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Homegrown films Red Jacket and My Son the Pornographer win praise from pros

To describe the mood at Friday's sold-out screening of The Red Jacket and Peter C. Campbell's My Son the Pornographer and its after-party as euphoric is putting it mildly. The Bard and Banker pub was abuzz with praise for the homegrown films.

To describe the mood at Friday's sold-out screening of The Red Jacket and Peter C. Campbell's My Son the Pornographer and its after-party as euphoric is putting it mildly. The Bard and Banker pub was abuzz with praise for the homegrown films.

"I really wanted to see My Son the Pornographer," lamented Jim Donovan, the Montreal filmmaker who flew in with Romano Orzari, star of 3 Saisons, his provocative Quebec ensemble piece that repeats at 3:30 today at the Odeon. He watched Slumdogs instead.

Campbell and Art Holbrook were deluged with praise from appreciative festivalgoers, some sharing tales of their own past sexual abuse. A weary Holbrook, the local filmmaker whose moving reunion with his son who worked in Prague's porn industry years after being sexually abused by a stranger is documented in the film, imparted good news on his way out. Their film, he told us, makes its broadcast premiere Tuesday at 10 p.m. on CBC Newsworld's The Lens.

A hilarious highlight in Donovan's 3 Saisons, incidentally, is when Sasha (Caroline Neron), a gorgeous Montreal actress shooting a yogurt commercial unleashes an orgasmic response to a spoonful of it after several takes, to her director's delight.

Donovan, best known for his 2003 Montreal club culture flick Pure, nails the scene. And no wonder: The Gemini-nominated producer got his start shooting commercials for clients such as Budweiser, Ford and Via Rail before making films.

His old friend Orzari, who plays a womanizing executive in the film, was a babe magnet here this weekend. It's not surprising when you consider he's often compared to Armand Assante, whose younger self he almost played in The Mambo Kings.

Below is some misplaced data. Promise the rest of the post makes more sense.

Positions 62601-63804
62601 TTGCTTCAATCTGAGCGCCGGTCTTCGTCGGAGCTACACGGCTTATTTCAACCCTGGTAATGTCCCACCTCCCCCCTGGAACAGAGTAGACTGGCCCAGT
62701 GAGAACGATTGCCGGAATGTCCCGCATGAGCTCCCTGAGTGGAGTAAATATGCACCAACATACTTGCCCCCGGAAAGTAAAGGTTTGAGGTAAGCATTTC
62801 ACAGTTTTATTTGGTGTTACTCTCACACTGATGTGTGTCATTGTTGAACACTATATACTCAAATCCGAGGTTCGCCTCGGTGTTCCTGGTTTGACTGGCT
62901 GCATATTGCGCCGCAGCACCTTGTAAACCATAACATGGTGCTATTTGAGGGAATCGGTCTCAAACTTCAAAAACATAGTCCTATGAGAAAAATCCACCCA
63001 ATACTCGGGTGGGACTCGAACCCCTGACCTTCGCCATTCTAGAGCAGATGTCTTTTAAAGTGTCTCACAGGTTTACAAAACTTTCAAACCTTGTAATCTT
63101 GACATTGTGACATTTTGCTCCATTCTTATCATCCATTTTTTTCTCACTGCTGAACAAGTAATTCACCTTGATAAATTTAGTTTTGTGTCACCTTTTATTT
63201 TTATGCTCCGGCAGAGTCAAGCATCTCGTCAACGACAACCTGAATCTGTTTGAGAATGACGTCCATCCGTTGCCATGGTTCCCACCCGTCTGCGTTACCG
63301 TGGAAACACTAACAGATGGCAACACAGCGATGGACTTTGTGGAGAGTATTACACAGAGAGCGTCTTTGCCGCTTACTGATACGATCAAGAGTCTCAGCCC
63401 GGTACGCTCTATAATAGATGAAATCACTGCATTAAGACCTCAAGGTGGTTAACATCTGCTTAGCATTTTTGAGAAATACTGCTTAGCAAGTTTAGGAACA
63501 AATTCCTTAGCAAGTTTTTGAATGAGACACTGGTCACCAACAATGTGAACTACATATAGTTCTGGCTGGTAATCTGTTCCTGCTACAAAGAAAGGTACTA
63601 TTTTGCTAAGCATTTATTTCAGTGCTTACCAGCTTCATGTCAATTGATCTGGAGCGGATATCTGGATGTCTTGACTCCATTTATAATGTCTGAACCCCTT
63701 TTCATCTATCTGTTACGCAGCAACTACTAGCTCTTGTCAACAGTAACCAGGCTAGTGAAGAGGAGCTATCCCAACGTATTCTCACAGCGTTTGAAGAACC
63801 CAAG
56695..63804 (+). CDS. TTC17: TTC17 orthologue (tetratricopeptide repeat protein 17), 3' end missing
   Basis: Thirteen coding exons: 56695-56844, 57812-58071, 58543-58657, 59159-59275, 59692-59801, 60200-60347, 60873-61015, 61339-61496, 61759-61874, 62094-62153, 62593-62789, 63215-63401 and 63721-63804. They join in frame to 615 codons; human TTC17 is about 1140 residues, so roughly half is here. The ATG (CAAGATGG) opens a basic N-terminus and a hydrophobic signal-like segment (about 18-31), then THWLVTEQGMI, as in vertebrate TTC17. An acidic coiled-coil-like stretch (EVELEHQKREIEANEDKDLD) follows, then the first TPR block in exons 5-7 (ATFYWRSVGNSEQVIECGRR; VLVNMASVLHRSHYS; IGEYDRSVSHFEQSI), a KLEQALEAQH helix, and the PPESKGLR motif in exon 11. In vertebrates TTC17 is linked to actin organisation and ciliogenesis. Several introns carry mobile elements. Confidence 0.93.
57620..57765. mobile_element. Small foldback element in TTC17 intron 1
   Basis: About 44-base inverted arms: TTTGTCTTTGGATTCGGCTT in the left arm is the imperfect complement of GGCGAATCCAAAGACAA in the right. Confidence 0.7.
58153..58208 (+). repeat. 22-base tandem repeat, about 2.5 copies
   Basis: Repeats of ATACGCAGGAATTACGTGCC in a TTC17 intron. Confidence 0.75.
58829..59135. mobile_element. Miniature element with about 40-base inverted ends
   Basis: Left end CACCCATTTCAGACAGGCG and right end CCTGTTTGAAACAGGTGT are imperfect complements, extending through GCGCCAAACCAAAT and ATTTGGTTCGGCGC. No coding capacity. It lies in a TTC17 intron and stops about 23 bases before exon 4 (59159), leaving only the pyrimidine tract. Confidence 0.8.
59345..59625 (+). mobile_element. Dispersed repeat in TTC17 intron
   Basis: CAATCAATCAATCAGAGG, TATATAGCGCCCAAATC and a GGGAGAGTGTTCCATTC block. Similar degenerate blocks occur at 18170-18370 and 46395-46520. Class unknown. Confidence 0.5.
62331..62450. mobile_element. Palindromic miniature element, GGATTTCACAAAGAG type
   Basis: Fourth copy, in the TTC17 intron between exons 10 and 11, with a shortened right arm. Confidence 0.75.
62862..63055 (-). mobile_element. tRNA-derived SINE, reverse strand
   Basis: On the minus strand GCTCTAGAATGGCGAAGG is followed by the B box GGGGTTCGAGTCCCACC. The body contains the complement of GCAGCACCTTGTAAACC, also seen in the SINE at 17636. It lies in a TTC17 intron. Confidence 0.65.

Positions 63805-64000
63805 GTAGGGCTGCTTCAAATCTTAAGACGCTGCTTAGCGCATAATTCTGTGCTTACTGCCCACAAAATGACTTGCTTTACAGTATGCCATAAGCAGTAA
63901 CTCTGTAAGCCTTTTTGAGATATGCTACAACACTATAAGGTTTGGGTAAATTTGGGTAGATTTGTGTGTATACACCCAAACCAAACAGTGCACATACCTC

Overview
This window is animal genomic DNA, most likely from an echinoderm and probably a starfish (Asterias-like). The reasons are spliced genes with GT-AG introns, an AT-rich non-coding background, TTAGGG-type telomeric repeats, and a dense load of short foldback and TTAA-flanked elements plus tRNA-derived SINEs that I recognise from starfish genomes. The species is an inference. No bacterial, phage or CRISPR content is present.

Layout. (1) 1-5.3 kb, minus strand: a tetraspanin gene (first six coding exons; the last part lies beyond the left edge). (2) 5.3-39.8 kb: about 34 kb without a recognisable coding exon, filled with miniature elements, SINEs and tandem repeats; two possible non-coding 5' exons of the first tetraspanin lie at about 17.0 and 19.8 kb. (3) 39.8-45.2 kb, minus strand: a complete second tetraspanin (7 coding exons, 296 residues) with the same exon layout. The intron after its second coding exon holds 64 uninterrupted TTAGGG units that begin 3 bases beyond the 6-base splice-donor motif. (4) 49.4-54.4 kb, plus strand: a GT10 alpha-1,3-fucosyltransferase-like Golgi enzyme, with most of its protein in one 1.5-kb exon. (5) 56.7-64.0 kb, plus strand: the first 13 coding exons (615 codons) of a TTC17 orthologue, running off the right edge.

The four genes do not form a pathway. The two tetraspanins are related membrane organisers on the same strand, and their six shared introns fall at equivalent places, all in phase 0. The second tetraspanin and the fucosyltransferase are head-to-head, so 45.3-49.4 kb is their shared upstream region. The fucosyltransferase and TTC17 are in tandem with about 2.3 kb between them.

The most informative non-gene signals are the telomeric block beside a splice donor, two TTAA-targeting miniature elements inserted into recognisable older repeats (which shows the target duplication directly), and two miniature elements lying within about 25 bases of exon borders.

The New Yorker of Italian descent got used to such adulation during what he jokingly calls his "George Clooney period" in the late 1990s when he played gangster Nicky Balsamo in the 13-part Quebec crime series Omerta, a precursor to The Sopranos.

"People would stop me and say, 'What are you doing in Wal-Mart?'" he recalls, laughing. "I'd say, "I'm looking for diapers.'"

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THREE TO SEE: Today is your last chance to catch part of a lineup that has been particularly impressive and eclectic this year. You can find out who won what at the End of Festival bash, 9 p.m. at the Bard and Banker.

Not for the faint of heart because of its graphic sex and violence, 3 Saisons is worth checking out.

Another good bet -- although it gets off to an awfully tedious start is Dean Spanley. Based on the book by Lord Dunsany, this whimsical tale revolving around a dog reincarnated as an eccentric, liquor-loving clergyman is highlighted by wonderfully droll dialogue and first-rate performances. The scene-stealer is Peter O'Toole as a curmudgeonly contrarian.

JVCD, Mabrouk El Mechri's alternately jokey and sadly ironic meta-movie featuring Jean-Claude Van Damme shows -- yes! -- the "Muscles from Brussels" can act!